More commonly, retraction is seen without complete mucocutaneous separation. The most significant problem in this instance is obtaining a secure seal between the stoma appliance and the abdominal wall, leading to fecal leakage and significant peristomal skin irritation. The majority of these stomas with significant retraction eventually require revision. The approach to a retracted stoma is similar to distal ischemia. If the mucosa is viable and there is no undue tension, local revision can often be performed by detaching the mucocutaneous junction, advancing the bowel and excising devitalized tissue, and resecuring viable mucosa to the skin using Brooke-type sutures. If this is not technically feasible, laparotomy and complete revision is required.
The reported incidence of peristomal skin irritation ranges from 3 to 42%.5,16,27,28,29 The degree of irritation may range from that of a mild peristomal dermatitis to full-thickness skin necrosis and ulceration. The majority of these instances are due simply to stoma neglect and improper placement or fit of the appliance, resulting in appliance leakage. Often, the patient is not fully comfortable caring for the stoma independently at the time of discharge from the hospital. Every effort should be taken to ensure that appropriate predischarge teaching by an ET nurse is sufficient to prevent this.
In most instances, peristomal skin irritation is a direct result of (1) chemical dermatitis due to exposure to the stoma effluent, and (2) desquamation of peristomal skin resulting from frequent appliance changes. Often, appliance leakage and local skin irritation result in the need for more frequent appliance changes, starting a vicious cycle. Ideally, the pouching system should completely and effectively prevent effluent contact with the skin. Application of antiinflammatory creams and ointments to the irritated peristomal skin is difficult because they prevent the pouch from adhering to the skin, allow continued spillage of enteric contents, and potentiate the skin irritation. Additionally, allergic reactions due to sensitivity to skin barriers, adhesives, and tapes are fairly common. Fungal irritation from Candida albicans colonization of the peristomal skin also is commonly seen. Antifungal powders may help alleviate this.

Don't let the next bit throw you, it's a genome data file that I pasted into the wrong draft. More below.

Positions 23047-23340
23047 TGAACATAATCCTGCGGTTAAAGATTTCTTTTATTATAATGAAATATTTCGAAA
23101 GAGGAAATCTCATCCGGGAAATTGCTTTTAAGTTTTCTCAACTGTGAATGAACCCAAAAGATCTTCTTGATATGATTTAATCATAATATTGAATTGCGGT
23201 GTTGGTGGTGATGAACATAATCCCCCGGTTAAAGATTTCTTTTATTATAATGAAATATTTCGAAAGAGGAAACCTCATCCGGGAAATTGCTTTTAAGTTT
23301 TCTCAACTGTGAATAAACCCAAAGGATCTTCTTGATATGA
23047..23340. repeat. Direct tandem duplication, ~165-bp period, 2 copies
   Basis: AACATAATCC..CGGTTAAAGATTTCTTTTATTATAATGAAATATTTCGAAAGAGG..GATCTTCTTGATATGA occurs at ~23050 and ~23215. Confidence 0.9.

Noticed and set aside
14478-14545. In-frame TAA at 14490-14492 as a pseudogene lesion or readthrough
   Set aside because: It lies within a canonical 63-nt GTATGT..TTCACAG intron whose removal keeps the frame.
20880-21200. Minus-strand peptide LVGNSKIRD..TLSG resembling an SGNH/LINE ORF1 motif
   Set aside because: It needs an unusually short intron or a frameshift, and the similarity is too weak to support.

Irritation of the skin surrounding the stoma is more frequently seen with ileostomies than with colostomies due to the more liquid, caustic nature of the bilious small intestinal contents. Prevention centers on meticulous selection of the stoma site at the time of surgery as well as diligent postoperative attention to appliance fit and replacement at appropriate intervals. Changing of the appliance too frequently results in peristomal skin irritation due to the desquamation of peristomal skin. A stoma that is situated properly and has a height of at least 1 cm can usually be managed with a pouch change every 3 to 7 days. Conversely, patients with a stoma that is at skin level or those with a stoma retracted in a skin fold usually require more frequent pouch changes, often daily or several times a day, exacerbating the local skin irritation. If local skin irritation is problematic because of continued leakage and the need for frequent pouch changes, stoma revision should be strongly considered.
Once the nidus for peristomal skin irritation has begun, attempts to stem the progression should be aggressively employed. The first thing one should consider is the size of the appliance opening; stoma size may change with decreased postoperative edema and abdominal enlargement that accompanies weight gain. Patient education centering on stomal care and maintenance is essential. When properly seated, the opening in the appliance should exactly match the outer diameter of the stoma. There should be no exposed skin visible between the mucocutaneous junction and the cut edge of the appliance. If the appliance will not sit flush around the entire circumference of the stoma, stomal adhesive paste can be used as “caulking” to fill gaps and thereby prevent leakage. Alternatively, an appliance aperture that is too small will cut into the stoma and create other problems, such as bleeding and ulceration.